In 1862, the sleepy town of Corinth, Mississippi, was transformed into one of the South's most strategic strongholds. At Corinth, the Mobile and Ohio Railroad crossed the Memphis and Charleston Railroad, creating a crucial nexus for the transport of supplies, material, and men throughout the western Confederacy. Following the battle of Shiloh, a vast Federal army under Gen. Henry Halleck captured the town after an extended siege. But by summer, Confederate forces began a broad offensive. In the East, Gen. Robert E. Lee invaded Maryland, while in the West, Gen. Braxton Bragg led an incursion into Kentucky. In support of Bragg, Generals Earl Van Dorn and Sterling Price were ordered to drive back the Union forces under Generals Ulysses S. Grant and William S. Rosecrans and seize control of rthern Mississippi. The action began in earnest in September, as Price fought Rosecrans to a bloody standoff at Iuka, Mississippi. Price then combined his forces with Van Dorn, who, in early October turned his attention to the effort of regaining Corinth. The campaign for Corinth reached a crescendo in one the Civil War's most violent and bloody assaults, setting the stage for Grant's Vicksburg campaign and ultimately deciding the fate of the Confederacy in the Mississippi Valley.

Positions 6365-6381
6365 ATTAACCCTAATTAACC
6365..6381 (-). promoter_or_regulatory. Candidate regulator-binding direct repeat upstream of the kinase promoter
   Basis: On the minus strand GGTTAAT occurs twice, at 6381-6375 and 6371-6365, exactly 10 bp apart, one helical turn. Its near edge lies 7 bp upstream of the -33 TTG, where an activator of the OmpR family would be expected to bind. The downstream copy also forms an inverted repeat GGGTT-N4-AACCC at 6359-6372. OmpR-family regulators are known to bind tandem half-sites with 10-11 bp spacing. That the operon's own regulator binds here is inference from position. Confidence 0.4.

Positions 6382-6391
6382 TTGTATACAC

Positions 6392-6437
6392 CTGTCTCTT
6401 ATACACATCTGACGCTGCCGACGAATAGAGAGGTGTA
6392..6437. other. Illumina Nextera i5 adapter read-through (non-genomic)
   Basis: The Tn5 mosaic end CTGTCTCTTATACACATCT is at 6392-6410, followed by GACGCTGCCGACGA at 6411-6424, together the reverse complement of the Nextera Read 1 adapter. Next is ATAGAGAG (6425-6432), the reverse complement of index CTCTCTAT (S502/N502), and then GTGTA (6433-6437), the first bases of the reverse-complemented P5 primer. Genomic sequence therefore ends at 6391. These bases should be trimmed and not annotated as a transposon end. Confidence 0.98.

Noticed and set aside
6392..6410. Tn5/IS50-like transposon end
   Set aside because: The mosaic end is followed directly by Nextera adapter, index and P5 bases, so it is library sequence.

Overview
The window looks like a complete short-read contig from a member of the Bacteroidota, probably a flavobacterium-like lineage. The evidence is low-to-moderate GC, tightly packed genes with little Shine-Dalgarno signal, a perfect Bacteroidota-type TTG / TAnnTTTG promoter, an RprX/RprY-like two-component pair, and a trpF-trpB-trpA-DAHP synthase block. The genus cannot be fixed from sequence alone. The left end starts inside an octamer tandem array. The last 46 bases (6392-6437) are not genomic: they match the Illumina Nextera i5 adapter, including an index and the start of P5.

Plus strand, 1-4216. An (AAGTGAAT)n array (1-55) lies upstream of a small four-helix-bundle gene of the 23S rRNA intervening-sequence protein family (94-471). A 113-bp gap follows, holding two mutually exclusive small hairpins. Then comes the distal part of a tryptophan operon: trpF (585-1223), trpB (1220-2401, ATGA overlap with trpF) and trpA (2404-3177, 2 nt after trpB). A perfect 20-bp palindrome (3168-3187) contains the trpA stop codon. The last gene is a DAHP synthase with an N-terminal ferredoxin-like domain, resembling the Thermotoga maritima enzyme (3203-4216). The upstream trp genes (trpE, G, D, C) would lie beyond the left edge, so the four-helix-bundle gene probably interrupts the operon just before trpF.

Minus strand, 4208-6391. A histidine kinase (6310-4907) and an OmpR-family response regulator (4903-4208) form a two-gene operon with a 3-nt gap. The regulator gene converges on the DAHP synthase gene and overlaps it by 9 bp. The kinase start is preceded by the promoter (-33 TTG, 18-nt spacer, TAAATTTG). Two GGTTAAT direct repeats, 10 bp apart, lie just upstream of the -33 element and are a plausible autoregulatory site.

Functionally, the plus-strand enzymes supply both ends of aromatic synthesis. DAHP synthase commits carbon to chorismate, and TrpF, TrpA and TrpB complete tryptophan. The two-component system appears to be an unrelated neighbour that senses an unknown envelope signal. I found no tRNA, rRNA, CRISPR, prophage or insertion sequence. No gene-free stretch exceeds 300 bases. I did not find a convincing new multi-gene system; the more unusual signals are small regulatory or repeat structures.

STEVEN NATHANIEL DOSSMAN has studied as a McWhiney Fellow and has delivered papers at several national conferences. He also has an innate interest in the battle of Corinth, as three of his ancestors fought there.